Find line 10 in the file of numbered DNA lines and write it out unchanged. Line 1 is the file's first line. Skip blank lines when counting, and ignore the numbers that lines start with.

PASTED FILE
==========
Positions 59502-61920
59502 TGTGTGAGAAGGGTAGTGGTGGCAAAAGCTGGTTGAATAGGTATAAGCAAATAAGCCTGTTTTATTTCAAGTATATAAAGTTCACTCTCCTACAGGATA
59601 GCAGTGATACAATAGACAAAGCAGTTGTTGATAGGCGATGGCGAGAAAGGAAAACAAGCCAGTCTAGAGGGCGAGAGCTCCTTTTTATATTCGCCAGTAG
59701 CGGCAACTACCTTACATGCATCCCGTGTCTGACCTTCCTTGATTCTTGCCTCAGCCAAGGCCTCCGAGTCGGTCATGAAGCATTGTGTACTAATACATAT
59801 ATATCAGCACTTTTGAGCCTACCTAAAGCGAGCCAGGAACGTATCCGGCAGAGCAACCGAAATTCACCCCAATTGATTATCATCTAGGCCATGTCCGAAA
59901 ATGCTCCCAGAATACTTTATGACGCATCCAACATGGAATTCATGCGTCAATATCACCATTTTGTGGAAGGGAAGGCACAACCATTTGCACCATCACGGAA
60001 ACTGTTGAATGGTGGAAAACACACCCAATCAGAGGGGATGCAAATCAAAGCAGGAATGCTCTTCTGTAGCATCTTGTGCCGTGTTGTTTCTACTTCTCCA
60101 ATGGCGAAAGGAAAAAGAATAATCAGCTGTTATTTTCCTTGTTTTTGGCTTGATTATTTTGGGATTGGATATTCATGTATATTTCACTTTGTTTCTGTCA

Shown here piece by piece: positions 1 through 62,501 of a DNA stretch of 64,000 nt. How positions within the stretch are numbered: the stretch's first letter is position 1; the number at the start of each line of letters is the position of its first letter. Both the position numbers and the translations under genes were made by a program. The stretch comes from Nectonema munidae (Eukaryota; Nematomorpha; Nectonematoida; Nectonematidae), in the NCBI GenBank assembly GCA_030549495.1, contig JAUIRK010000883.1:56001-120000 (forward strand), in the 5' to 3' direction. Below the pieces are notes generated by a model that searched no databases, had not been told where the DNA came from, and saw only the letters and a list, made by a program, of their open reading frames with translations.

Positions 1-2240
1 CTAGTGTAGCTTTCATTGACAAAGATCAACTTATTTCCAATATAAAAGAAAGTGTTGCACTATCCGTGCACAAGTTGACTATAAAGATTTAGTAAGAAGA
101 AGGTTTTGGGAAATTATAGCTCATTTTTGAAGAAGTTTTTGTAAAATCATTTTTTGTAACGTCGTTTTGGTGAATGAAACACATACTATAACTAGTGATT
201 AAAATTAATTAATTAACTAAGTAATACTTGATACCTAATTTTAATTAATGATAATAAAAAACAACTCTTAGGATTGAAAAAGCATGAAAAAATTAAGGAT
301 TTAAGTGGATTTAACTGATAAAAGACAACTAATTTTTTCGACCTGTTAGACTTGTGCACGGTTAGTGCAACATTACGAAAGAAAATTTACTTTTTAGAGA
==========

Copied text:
Positions 1-2240